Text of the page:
Breaching the circle of confidence

All creatures are known to be careful around the presence of humans and they maintain what they consider to be a ‘safe’ distance as one approaches. And if by chance, one manages to breach this ‘circle of confidence’ they would either take off or scurry away in an attempt to maintain this ‘safe’ distance. Rahul Sachdev has a very nice blog-post on this (http://www.rahulsachdev.net/dont-cross-the-circle-too-soon/). And if you have a reading habit, you should pick up the book by Lawrence Anthony entitled The Elephant Whisperer : My life with the Herd in the African Wild, where he talks about how, over a period of time, the matriarch of a herd of wild elephants built up enough trust in him to let him inside the ‘circle’.

Given what little I knew about the Monal from an earlier trip, when we set off down the slopes of Tungnath after spotting a couple of them, I never really expected to encounter one of those ‘I-just-have-too-much-glass’ situations. I fully expected that the two male Monal we had spotted would continue to keep edging away from us as they keep foraging. We had taken a diagonal approach towards them and I had kept a few bushes between the bird and myself as I crawled forward gingerly.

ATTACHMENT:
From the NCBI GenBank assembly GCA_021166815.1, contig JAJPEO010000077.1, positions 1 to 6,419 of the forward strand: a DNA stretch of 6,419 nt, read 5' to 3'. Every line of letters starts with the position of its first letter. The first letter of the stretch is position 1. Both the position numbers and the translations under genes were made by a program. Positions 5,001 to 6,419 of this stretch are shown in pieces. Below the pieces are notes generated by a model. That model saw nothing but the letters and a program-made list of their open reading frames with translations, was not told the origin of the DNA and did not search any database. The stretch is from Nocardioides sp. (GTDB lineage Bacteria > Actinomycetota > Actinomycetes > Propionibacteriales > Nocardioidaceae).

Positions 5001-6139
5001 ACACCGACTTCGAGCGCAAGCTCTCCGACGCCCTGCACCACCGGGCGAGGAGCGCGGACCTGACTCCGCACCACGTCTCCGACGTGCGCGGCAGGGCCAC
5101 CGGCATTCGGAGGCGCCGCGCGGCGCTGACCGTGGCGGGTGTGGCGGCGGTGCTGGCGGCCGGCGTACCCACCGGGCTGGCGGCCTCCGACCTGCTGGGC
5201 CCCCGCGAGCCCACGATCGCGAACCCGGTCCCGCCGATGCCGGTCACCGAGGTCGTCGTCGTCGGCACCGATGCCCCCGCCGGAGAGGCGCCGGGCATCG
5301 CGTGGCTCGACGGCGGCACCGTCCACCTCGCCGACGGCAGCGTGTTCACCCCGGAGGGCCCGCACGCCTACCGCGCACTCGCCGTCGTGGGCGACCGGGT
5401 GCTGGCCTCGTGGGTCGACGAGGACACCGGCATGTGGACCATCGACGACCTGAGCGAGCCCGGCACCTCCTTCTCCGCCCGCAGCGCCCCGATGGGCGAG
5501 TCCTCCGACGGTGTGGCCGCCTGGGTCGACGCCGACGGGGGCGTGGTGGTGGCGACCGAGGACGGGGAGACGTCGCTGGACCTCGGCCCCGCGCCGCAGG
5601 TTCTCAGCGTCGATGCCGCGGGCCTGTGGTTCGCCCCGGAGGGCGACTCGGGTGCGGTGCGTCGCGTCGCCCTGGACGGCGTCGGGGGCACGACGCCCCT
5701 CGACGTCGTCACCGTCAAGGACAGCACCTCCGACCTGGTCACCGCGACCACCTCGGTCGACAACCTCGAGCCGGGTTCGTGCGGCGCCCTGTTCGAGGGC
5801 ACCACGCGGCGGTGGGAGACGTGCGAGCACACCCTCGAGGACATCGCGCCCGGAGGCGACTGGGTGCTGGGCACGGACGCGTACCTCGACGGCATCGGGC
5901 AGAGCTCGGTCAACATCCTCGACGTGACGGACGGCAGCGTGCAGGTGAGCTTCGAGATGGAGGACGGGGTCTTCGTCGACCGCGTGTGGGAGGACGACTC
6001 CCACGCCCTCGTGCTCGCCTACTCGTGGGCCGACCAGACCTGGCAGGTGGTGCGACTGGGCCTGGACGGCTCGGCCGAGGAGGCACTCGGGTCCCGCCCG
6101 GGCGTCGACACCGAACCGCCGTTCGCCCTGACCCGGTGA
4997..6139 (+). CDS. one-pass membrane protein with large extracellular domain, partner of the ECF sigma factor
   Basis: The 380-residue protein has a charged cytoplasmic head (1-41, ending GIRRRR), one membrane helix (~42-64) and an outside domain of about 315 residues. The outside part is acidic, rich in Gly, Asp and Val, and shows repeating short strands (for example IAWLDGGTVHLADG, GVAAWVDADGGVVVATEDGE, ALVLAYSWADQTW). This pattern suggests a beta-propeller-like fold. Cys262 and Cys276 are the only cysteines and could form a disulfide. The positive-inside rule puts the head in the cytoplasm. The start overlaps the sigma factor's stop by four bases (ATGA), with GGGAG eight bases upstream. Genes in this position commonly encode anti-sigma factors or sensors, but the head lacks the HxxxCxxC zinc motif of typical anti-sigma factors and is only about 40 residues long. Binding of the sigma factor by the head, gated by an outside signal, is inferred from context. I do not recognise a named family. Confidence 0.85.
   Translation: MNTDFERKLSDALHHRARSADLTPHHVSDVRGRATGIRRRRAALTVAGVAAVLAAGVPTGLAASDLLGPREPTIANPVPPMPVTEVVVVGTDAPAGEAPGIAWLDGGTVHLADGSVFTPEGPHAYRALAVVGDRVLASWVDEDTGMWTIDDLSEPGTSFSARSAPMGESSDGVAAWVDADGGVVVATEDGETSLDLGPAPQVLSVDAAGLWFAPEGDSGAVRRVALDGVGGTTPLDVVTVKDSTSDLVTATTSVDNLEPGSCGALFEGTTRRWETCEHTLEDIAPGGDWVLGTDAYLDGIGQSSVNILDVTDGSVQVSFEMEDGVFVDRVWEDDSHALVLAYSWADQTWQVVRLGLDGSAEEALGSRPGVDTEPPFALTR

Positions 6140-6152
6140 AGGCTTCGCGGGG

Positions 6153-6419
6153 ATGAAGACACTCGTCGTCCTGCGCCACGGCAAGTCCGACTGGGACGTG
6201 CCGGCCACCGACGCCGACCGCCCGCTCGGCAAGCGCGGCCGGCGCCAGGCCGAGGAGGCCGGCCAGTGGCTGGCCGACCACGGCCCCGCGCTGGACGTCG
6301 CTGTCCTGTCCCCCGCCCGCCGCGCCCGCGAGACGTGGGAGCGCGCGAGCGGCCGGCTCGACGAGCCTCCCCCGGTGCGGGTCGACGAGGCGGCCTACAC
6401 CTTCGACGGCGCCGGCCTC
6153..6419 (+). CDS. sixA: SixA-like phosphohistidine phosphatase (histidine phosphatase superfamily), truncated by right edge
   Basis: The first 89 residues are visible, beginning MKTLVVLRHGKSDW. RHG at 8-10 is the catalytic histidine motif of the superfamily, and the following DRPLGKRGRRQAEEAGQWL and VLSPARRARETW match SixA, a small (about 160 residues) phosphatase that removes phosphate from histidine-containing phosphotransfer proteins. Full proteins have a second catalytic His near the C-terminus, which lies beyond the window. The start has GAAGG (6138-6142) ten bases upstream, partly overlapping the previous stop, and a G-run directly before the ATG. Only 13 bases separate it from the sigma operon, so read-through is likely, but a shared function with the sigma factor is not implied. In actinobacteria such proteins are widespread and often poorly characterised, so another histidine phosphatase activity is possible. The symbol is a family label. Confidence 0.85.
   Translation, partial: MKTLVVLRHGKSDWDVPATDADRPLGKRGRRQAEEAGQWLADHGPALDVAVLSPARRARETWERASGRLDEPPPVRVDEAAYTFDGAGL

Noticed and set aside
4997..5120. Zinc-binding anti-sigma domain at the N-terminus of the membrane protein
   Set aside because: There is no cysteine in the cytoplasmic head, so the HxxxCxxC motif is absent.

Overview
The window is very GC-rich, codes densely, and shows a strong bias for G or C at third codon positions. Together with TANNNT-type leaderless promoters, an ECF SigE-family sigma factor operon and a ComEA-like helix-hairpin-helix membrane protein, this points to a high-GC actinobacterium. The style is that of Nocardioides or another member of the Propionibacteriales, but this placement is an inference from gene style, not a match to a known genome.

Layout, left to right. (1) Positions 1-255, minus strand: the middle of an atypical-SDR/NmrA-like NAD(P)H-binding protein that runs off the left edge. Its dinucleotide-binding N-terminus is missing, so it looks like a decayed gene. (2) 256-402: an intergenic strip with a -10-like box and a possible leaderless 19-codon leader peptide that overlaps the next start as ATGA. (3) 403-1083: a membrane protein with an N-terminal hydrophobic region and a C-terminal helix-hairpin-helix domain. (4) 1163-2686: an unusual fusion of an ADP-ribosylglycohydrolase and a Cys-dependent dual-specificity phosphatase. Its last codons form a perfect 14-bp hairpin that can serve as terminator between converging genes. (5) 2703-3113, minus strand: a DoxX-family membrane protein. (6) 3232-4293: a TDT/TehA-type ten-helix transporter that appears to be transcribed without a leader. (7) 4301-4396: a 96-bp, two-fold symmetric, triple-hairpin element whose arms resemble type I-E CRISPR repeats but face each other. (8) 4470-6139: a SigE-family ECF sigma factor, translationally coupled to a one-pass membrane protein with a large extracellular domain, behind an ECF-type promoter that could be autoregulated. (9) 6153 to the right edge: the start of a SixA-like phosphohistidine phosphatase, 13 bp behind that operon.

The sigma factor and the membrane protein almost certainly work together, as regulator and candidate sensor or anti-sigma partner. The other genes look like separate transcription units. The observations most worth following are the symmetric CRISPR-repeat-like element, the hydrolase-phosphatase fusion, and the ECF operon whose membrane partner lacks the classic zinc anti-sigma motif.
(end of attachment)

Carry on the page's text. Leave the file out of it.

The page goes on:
There was also a deep ridge running diagonally a bit ahead and when the bird went down that ridge it created a small window of opportunity to reduce the distance considerably. But little did I expect to be nearly at hand-shaking distance with this lovely bird. Infact I was caught so off-guard that I nearly forgot that I had a couple of cameras in my hand. We looked each other in the eye and thankfully, since I had my big camera still pointed in his direction, I slowly and gently lowered my eyes to the viewfinder. Any sudden movement I made would have spooked the bird and it would have surely taken off.

There was no way I could fit this big a bird in my frame but I quite liked the feel of the completely out-of-focus foreground and background, the blades of grass in the frame (some consider them distracting but for me they were natural elements of the habitat, though they were causing me enough issues with focussing) and the Monal looking at me attentively.

The Himalayan Monal (male), Tungnath, Apr’17, Nikon D500, 600 f/4 + 1.4TCIII, f/8, ISO 3200, EV +2/3, 1/320

Clearly, he may not have been too comfortable with what he saw (I can’t blame him, ha ha).  He decided to put some distance between ourselves, but not before I managed some nice shots. Once he got the distance between us to what he considered ‘safe’, he continued foraging on the slopes giving us a good 15 minutes of time to observe him.

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